Thameris

Here we have people (racist, sexist homosexuals) who often refer to the heterosexual as "those Breeders". It saddens me to say they have lost my support by showing how extremely racist and anti striaght they are. Invading churchs screaming about the violation of their rights while stating that they don't care who's they violate ot get what they desire. Over 100 years ago the TERM marriage was defined as a union between 1 man and 1 woman. No were in the bill of rights or the amendments does it state that anyone of any sex has a right to marry. Marriage is NOT a constitutional right. Homosexuals have screamed that the church violated "seperation of church and state". NO were in the bill of rights or the amendments does it state that the church and state shall be seperate. It provides for the church, any church of any denomination to be free of interference from the state.
That being said I support the right of any couple even those of 3 or more consenting adults to enter into a legal and binding "Civil Union" which provides all the protection of marriage to those families. I also feel that those Gay couple that married before prop 8 should be allowed to remain legally married as it was allowed legally before the defining of the word marriage by prop 8. As a young man we were all taught in school what was legal at the time we committied it could not be used against us once it was made illegal. That is the LAW of our land. This protection was provided to the Mormans when Pologamy was banned.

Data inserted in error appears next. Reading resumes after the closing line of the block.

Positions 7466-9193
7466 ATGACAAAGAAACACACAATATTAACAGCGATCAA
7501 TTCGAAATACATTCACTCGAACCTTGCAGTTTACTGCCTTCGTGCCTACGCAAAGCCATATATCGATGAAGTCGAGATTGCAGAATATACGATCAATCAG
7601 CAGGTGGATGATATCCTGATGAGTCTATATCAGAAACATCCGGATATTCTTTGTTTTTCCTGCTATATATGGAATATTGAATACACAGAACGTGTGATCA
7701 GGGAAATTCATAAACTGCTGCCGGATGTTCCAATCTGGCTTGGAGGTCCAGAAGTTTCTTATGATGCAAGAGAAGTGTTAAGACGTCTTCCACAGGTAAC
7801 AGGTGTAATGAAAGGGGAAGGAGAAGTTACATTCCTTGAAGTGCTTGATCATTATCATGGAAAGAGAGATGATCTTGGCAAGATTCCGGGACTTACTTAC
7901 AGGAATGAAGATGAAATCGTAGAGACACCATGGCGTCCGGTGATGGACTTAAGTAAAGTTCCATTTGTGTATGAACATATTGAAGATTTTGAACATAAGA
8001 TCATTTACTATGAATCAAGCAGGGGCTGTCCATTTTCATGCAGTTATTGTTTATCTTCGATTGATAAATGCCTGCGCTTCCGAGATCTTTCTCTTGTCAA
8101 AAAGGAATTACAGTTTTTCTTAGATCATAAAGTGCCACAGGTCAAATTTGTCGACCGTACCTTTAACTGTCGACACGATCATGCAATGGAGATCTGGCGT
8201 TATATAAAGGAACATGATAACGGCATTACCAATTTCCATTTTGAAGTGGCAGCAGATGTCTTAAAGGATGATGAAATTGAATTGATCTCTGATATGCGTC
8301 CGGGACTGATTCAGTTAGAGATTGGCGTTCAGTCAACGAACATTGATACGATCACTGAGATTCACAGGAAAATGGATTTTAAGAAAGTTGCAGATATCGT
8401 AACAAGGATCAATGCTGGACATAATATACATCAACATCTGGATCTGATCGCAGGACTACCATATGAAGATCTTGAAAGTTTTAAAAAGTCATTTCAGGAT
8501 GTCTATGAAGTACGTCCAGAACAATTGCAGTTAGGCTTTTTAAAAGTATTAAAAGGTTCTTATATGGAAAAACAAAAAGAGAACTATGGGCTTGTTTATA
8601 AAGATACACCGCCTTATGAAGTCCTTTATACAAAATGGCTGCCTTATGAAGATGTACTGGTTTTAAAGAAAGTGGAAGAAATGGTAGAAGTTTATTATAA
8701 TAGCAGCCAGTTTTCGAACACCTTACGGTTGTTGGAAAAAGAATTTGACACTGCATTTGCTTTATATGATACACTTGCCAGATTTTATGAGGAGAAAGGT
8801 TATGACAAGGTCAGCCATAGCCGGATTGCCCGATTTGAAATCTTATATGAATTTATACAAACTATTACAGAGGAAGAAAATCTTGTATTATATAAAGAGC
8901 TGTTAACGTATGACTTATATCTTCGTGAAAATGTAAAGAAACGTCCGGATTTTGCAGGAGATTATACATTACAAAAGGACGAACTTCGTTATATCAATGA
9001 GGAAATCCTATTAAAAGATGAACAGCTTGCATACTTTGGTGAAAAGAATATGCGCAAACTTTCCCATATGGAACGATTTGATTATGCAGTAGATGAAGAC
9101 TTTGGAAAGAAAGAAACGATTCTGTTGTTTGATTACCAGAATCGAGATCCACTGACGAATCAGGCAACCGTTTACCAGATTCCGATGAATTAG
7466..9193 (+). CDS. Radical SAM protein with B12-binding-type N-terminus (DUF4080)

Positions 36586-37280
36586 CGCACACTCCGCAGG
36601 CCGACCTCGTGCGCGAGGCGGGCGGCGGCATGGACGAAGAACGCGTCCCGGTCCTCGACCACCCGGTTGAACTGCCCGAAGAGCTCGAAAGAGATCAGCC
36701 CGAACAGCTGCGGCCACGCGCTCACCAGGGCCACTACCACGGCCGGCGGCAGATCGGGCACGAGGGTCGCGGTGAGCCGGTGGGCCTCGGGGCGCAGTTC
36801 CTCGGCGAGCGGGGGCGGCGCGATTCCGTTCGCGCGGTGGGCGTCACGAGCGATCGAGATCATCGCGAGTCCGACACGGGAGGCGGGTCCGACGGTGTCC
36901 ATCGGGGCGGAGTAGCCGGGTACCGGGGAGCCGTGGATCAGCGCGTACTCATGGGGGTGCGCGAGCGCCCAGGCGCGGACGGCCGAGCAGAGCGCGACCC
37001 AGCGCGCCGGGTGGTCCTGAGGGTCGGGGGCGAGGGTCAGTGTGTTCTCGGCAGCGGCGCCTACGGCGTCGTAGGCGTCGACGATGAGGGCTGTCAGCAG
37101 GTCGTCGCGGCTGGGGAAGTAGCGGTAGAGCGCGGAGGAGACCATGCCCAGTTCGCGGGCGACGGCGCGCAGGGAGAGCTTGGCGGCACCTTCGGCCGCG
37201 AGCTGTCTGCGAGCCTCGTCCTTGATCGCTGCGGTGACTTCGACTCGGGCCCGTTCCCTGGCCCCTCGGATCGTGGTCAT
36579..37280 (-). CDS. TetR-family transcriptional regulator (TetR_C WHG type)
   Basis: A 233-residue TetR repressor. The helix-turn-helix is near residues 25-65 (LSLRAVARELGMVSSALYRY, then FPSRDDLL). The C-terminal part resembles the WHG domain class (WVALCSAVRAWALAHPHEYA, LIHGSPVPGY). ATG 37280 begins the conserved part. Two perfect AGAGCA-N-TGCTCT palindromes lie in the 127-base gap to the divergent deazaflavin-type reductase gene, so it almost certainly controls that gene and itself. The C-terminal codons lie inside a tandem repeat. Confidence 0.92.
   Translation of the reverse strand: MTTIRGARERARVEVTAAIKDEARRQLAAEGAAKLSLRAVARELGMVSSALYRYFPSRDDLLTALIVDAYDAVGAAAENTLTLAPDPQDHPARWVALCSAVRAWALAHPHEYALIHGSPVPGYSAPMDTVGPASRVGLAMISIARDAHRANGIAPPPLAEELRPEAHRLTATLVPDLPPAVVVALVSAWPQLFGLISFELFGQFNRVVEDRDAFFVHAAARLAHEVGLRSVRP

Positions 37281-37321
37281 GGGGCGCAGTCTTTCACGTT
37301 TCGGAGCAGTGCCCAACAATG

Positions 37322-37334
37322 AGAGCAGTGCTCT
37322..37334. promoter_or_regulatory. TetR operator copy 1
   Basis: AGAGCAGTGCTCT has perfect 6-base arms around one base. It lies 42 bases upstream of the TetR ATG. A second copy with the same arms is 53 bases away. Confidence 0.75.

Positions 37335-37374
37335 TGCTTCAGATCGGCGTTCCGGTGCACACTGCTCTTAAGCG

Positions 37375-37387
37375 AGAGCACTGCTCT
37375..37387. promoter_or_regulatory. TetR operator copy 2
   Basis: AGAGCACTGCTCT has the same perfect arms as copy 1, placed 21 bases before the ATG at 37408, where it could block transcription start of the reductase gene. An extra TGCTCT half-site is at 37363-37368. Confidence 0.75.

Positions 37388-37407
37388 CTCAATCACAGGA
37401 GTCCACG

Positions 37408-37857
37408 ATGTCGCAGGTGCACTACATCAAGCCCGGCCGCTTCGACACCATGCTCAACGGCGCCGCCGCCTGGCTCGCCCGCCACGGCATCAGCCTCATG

This is not a fight I feel the ACLU should be involved in, THIS IS NOT A FIGHT ABOUT THE SUPRESSION OF A RACE. It is a fight about the use of a WORD. In recent weeks I have seen the homosexual community acting no better than the very NAZI community that once forced them to wear a pink triangle and marched them of to labor camps and death.
Sadly this has cost them the support of many of us in the heterosexual community. Remember we were born this way and it will not rub off on you.

Emily

What is the definition of a word in comparison to allowing people to marry those they love? After all, we had to "change the definition of marriage" to allow the marriage of mixed-race couples. Since there is no evidence that children raised with two parents of the same sex turn out any worse than children raised in a "normal" family, I don't see that giving homosexuals the ability to marry actually harms anything.